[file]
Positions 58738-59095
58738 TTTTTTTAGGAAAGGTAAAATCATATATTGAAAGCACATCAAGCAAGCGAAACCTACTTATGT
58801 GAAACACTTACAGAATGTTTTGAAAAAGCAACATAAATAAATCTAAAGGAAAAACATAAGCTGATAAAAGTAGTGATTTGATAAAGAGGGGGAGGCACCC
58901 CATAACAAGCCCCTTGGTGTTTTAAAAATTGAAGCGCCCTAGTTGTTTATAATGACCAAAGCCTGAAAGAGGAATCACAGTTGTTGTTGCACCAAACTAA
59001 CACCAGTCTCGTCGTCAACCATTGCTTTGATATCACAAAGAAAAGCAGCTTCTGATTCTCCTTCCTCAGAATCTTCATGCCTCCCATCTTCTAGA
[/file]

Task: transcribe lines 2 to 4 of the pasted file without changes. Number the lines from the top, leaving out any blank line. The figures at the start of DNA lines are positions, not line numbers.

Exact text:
58738 TTTTTTTAGGAAAGGTAAAATCATATATTGAAAGCACATCAAGCAAGCGAAACCTACTTATGT
58801 GAAACACTTACAGAATGTTTTGAAAAAGCAACATAAATAAATCTAAAGGAAAAACATAAGCTGATAAAAGTAGTGATTTGATAAAGAGGGGGAGGCACCC
58901 CATAACAAGCCCCTTGGTGTTTTAAAAATTGAAGCGCCCTAGTTGTTTATAATGACCAAAGCCTGAAAGAGGAATCACAGTTGTTGTTGCACCAAACTAA